Today, elderly live in their homes longer, predominantly because of improved home care. For reasons of efficiency and costs, this is considered a good development, but it has a downside too. Elderly often live alone and solitude is regarded to be a main cause of health problems. Keeping elderly socially connected and involved, requires them to remain mobile. However, current mobility solutions do not cater specifically for this group.
Mobile-care projects are currently being initiated in the context of the organization of services. A major constraint is the availability of dedicated vehicle-designs and interfaces between services and the means of mobility. A new class of vehicles is envisaged that will specifically relate to the needs of this age group: mobile solutions that will match the environmental, physical, mental and societal needs of the elderly.
What questions were answered?
Teams from 3 universities and Industry partners were working together to answer the questions:
What role does mobility play in the social integration of the elderly and what are their physical mobility needs?
What artefacts are currently available for the mobility of the elderly, which functions do they fulfil, and what is their quality?
How does the service structure for the elderly currently function and what are the constraints?
What PSS solutions can be developed to address the findings?
How can technology be utilized to improve elderly mobility?
What will the effect of these solutions (PSS) be on the elderly, themselves?
What have the teams achieved?
We have generate a body of knowledge to be used by the creative industry to develop a new range of mobility solutions. Designs, models prototypes were built and tested in natural environments to demonstrate feasibility of these emerging concepts. Additionally, disseminated information to national and international parties involved in this new field of sustainable mobility,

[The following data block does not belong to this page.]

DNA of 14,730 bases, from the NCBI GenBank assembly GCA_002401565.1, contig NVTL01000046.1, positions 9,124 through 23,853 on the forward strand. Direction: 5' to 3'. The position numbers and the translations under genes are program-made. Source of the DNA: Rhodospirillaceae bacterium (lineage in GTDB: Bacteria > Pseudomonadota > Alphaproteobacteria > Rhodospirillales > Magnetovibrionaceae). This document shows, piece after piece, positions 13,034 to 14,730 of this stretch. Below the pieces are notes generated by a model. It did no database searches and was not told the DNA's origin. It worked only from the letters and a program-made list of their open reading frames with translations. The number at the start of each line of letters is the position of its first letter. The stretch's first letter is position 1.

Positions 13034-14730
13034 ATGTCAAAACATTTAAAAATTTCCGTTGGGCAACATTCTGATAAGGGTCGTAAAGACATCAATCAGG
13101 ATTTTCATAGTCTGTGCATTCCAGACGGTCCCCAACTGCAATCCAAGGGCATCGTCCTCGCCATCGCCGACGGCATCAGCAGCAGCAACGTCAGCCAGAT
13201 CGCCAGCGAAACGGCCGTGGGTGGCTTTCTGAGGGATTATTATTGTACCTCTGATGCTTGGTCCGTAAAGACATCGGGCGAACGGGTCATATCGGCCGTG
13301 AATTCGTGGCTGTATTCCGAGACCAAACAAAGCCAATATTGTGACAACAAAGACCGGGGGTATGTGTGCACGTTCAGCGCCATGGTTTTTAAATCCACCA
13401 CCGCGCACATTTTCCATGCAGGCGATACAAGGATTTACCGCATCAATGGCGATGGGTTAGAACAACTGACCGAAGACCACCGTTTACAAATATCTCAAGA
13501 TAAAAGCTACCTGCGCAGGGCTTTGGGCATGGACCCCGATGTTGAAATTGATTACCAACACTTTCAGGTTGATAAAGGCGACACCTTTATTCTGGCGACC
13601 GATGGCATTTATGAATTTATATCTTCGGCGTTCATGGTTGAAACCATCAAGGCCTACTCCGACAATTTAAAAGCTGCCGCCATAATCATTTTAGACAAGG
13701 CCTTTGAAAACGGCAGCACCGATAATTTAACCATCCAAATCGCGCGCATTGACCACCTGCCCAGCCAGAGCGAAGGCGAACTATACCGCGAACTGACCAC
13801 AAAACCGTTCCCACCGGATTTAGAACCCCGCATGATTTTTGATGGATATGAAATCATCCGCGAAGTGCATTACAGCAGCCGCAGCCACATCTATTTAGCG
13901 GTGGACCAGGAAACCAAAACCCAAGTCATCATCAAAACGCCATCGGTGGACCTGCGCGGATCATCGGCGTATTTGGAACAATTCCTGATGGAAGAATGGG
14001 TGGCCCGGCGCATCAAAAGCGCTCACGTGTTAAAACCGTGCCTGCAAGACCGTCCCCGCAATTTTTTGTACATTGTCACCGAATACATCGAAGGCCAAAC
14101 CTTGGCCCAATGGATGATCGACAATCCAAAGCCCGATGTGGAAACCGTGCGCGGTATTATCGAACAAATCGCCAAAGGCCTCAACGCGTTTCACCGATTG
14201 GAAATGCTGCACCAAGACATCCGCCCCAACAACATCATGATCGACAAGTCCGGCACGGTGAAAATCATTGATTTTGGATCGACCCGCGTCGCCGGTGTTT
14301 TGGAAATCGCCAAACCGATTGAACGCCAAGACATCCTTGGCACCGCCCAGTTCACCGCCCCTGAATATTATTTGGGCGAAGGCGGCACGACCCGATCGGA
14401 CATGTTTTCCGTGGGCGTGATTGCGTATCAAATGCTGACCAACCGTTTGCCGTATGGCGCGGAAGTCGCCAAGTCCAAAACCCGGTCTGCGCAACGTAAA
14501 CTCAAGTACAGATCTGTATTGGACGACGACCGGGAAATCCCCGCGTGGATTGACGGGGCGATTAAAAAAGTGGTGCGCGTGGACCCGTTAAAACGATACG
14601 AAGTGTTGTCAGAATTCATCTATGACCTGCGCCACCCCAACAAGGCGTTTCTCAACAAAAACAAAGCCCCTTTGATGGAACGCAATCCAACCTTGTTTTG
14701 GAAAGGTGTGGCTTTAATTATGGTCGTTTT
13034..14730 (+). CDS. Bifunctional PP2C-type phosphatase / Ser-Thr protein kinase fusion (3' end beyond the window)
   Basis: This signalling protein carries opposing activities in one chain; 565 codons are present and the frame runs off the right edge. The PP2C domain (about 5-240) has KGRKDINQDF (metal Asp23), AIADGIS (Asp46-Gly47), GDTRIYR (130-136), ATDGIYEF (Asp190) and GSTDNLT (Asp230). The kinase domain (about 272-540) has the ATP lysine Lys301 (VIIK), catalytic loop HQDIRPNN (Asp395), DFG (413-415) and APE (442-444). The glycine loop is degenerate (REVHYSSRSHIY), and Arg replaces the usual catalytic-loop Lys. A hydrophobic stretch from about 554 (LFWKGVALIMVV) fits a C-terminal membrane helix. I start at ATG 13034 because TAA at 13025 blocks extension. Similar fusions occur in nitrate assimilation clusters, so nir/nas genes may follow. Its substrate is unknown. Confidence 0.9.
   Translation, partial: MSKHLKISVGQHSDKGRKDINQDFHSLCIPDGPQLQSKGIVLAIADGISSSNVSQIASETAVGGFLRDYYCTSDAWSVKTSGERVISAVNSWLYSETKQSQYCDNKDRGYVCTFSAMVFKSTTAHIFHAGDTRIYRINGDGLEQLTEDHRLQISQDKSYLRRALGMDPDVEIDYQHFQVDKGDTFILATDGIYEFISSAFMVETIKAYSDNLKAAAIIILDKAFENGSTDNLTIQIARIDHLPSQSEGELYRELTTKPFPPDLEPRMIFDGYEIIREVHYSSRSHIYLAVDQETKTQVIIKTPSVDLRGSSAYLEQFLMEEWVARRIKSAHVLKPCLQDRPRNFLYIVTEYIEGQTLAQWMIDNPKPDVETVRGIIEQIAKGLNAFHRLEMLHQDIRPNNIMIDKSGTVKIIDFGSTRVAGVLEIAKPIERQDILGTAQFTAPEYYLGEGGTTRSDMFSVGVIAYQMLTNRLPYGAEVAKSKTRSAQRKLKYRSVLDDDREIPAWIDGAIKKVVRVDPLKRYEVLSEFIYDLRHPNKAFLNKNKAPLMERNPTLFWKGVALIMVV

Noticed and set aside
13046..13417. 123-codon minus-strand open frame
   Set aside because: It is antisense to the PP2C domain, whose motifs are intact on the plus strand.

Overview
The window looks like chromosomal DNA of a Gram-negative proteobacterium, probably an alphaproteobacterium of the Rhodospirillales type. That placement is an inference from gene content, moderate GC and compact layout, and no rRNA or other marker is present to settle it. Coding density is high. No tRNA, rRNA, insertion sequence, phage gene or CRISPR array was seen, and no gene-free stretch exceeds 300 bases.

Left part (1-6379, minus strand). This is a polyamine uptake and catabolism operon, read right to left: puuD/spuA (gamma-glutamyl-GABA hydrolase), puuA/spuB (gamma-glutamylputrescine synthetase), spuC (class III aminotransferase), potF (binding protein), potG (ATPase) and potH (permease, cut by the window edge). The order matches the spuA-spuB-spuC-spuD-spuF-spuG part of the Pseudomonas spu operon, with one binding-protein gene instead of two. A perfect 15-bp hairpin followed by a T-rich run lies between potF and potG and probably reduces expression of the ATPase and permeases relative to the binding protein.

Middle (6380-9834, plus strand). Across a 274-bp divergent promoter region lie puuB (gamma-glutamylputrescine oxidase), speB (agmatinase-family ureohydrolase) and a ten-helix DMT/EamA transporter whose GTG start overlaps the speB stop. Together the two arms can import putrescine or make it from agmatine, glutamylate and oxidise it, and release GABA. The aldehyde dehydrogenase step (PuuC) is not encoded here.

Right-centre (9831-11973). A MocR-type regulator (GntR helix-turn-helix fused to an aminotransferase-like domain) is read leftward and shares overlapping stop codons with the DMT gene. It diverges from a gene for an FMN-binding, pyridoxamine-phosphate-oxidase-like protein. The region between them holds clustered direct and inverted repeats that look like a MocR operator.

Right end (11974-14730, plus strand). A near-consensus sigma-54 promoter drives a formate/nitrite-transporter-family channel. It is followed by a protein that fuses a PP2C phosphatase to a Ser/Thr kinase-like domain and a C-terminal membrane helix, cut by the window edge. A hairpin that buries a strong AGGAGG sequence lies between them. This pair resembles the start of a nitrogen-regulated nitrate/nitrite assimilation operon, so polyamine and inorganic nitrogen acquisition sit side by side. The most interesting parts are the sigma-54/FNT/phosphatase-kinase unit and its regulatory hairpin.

Timeframe and communication:
Grey But Mobile started in 2011 and finished in 2015. Throughout the project, we have published doctoral theses, articles in journals and conference proceedings. We have translated findings into value propositions for care-providers’ clients. Knowledge gained will be integrated into university and professional educational programmes. Progress will be published via this website and explored in workshops.
Who was involved?
Scientific partners: Twente University, Eindhoven University of Technology and the Design Academy Eindhoven;
Industry partners: Roessing Research,Tellens groep, Trivium Meulenbelt Zorg, Zuidzorg, De Loft, Indes, Arriva, Connexxion, Divaco, Waaijenberg.
dr. Lu Yuan, Eindhoven University of Technology
Ir. Marc Beusenberg, Twente University
Vantage PointOne of the important roles that designers can play in the world, is to address major societal challenges, like unsustainable mobility or aging society. Challenges of this magnitude can be significantly addressed through sustainable systemic solutions. In order to design for these solutions, it is essential to involve key stakeholders in the system, with the power and resources to bring about highly impacting change. The challenge is how to get all of these people, with different expertise, viewpoints and ambitions, to collaborate and share knowledge during the design process.
Vantage point introduces an independent social media platform for collaborative knowledge sharing for all involved parties. This supports designers to probe the different viewpoints of stakeholders and collaboratively find innovative solutions by accumulating the shared knowledge. By introducing users to capturing and articulating knowledge live in context, Vantage point drives the network to make insights explicit, allowing knowledge to be spread and discussed freely through a range of different media formats. Therefore, motivation and drive can be shared with others, creating a snowball effect. Through facilitation categorization and allowing a holistic analysis of the collective of knowledge, Vantage Point can be seen as a new step within design research.